Malaysia was the first Southeast Asian country we visited, ever, hence our shock when we arrived in Kuala Lumpur. The endless flood of scooters, breaking out from every single street around us and even driving on the pavement, our safe space as pedestrians, threatening to crush us like a wave, left us in awe. We had a hard time adjusting to the fact that crossing the street when the pedestrian light was green was a battle to be fought and won, unless we wanted to be stranded on the wrong side of the road forever.

Maybe unwisely, we had decided to end our trip with the country’s capital city. So far, we had enjoyed a casual strolling in the atmospheric streets of George Town in Penang, lined up with decaying yet alluring colonial buildings, Chinese temples filled with the smell of incense and historic mosques calling to prayer day and night. We had also rented a scooter to explore the island of Langkawi but the roads were so empty out there that we had even run a stop sign once, although inadvertently, without putting our lives on the line.

Kuala Lumpur obviously required more caution. For starters, renting a scooter was a big no-no. Strolling down the streets was an option to discover the few historic buildings that deserved a visit though, such as the gorgeous Moorish-style Sultan Abdul Samad Building, but it was tedious. Therefore, we felt the need to get away from the city.

Several options were possible and the first one we settled for was the closest. As it turned out, this didn’t guarantee we would get there easily as we struggled for a long time to find the right bus since the number of that bus was not the one written down in our guide. The train, or either a taxi, would have been better choices but no matter as we eventually arrived in front of the Batu Caves.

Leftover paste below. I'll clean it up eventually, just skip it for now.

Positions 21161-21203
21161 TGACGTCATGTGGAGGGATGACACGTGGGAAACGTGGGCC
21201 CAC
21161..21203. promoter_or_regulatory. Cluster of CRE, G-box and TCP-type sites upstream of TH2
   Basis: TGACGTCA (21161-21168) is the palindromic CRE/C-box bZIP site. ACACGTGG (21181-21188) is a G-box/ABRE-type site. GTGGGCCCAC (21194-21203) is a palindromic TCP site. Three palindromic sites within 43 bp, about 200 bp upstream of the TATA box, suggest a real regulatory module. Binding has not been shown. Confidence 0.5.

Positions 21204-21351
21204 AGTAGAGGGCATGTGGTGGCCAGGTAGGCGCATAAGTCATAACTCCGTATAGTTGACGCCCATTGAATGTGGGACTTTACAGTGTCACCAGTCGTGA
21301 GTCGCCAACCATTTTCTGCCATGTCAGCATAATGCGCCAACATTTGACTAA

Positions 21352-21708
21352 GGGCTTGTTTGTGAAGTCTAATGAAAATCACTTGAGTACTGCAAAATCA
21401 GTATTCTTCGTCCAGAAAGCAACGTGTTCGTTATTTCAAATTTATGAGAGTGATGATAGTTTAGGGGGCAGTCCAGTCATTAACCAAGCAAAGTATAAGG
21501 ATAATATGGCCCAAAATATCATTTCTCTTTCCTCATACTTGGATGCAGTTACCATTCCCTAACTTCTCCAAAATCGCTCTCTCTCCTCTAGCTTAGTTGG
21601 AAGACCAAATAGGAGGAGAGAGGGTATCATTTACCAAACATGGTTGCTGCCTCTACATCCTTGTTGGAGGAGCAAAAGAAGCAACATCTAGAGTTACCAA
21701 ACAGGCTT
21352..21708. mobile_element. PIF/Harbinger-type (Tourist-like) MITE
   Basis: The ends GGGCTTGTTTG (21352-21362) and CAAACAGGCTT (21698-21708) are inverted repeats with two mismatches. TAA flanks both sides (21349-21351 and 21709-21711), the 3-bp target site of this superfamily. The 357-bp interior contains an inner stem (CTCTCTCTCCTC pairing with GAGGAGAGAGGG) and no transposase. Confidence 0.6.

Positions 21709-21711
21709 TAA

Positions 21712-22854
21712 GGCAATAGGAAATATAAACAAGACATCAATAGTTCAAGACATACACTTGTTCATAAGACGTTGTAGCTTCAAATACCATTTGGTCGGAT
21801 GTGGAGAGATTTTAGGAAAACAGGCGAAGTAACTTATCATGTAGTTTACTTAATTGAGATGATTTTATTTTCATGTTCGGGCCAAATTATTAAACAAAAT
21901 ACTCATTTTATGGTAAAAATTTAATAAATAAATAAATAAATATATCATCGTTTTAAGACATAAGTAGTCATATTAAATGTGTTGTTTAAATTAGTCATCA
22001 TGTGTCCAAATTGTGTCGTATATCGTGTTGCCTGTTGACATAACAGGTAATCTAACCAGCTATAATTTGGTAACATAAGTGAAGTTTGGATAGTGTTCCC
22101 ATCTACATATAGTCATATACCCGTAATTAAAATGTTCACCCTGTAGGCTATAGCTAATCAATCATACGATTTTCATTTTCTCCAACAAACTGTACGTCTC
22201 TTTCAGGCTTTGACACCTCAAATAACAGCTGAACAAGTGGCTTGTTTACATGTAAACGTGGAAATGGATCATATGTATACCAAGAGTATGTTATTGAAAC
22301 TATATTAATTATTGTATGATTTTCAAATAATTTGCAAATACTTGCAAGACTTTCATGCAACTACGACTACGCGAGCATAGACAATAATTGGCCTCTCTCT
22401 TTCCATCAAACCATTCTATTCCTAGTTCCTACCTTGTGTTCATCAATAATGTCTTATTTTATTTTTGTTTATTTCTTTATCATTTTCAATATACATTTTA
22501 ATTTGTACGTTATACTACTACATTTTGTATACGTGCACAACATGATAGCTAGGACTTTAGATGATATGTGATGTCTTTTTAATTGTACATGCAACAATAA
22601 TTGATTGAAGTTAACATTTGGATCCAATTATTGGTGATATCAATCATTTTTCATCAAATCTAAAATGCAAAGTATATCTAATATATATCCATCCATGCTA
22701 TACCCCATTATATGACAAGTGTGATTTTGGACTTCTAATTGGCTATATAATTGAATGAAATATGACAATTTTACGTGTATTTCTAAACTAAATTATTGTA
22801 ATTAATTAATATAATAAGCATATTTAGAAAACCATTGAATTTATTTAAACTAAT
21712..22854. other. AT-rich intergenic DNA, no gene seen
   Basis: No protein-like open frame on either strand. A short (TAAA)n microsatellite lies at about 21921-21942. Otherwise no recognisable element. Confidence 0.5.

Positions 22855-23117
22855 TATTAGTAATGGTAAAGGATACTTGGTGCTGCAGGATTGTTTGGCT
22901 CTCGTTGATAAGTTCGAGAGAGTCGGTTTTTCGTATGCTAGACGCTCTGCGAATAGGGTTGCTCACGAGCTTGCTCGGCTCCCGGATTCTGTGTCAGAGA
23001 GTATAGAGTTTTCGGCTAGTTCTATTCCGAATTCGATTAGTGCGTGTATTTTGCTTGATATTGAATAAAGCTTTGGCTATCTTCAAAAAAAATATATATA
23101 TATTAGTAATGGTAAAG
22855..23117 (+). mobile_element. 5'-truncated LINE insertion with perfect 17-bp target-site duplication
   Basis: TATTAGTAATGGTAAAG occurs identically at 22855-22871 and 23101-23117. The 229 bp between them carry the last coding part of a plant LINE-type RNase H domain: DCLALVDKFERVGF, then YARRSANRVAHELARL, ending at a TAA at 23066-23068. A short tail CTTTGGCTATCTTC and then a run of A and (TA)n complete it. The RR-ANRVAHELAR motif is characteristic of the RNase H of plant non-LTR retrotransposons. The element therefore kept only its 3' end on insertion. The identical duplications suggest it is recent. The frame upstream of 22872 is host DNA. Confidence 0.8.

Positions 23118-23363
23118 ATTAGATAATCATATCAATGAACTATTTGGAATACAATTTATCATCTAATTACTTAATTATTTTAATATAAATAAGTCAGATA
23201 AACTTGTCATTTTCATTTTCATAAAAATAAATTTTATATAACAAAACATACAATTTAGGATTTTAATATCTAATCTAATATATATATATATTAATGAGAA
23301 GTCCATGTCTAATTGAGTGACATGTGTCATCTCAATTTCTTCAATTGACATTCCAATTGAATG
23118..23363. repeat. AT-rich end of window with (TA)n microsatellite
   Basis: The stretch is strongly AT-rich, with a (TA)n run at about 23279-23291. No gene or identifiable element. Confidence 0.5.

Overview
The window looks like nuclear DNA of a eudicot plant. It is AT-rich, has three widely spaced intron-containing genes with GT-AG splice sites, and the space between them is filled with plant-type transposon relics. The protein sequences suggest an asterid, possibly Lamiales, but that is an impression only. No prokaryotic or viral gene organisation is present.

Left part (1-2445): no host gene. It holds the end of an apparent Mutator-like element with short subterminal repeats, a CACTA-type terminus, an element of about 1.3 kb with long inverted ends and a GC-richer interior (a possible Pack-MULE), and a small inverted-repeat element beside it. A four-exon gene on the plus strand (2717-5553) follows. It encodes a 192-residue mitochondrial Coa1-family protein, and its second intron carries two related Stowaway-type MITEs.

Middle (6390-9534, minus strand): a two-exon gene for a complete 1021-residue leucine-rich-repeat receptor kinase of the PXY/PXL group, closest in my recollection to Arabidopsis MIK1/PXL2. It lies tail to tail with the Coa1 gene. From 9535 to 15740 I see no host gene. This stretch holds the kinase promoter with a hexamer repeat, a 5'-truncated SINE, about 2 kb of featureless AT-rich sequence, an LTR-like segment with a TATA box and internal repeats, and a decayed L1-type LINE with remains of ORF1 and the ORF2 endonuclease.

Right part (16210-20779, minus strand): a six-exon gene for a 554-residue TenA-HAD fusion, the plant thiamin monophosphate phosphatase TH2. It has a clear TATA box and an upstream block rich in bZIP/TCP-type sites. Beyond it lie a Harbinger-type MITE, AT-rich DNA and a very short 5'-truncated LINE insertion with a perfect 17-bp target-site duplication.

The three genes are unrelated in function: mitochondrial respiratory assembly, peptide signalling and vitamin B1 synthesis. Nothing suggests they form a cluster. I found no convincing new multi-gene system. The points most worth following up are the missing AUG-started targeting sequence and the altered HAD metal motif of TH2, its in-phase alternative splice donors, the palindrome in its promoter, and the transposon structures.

The magnitude of the caves was what struck us first but even more, it was the size of the golden statue that stood guard in front of the caves that astounded us. As impressive as it looked and as tall as it was, being the world’s tallest statue of the Hindu deity Murugan, the statue was a new addition to this religious complex as it had only been unveiled in 2006.

The Batu Caves themselves, were said to be over 400 million years old, but they hadn’t been designated as a religious site until the late 19th century. Since then, it had become a major Hindu site in Malaysia and beyond, drawing in Hindu pilgrims from all over the world in prayers and celebration. This was most notably the place where the yearly Thaipusam festival was held, during which icons and offerings were carried in procession to the caves.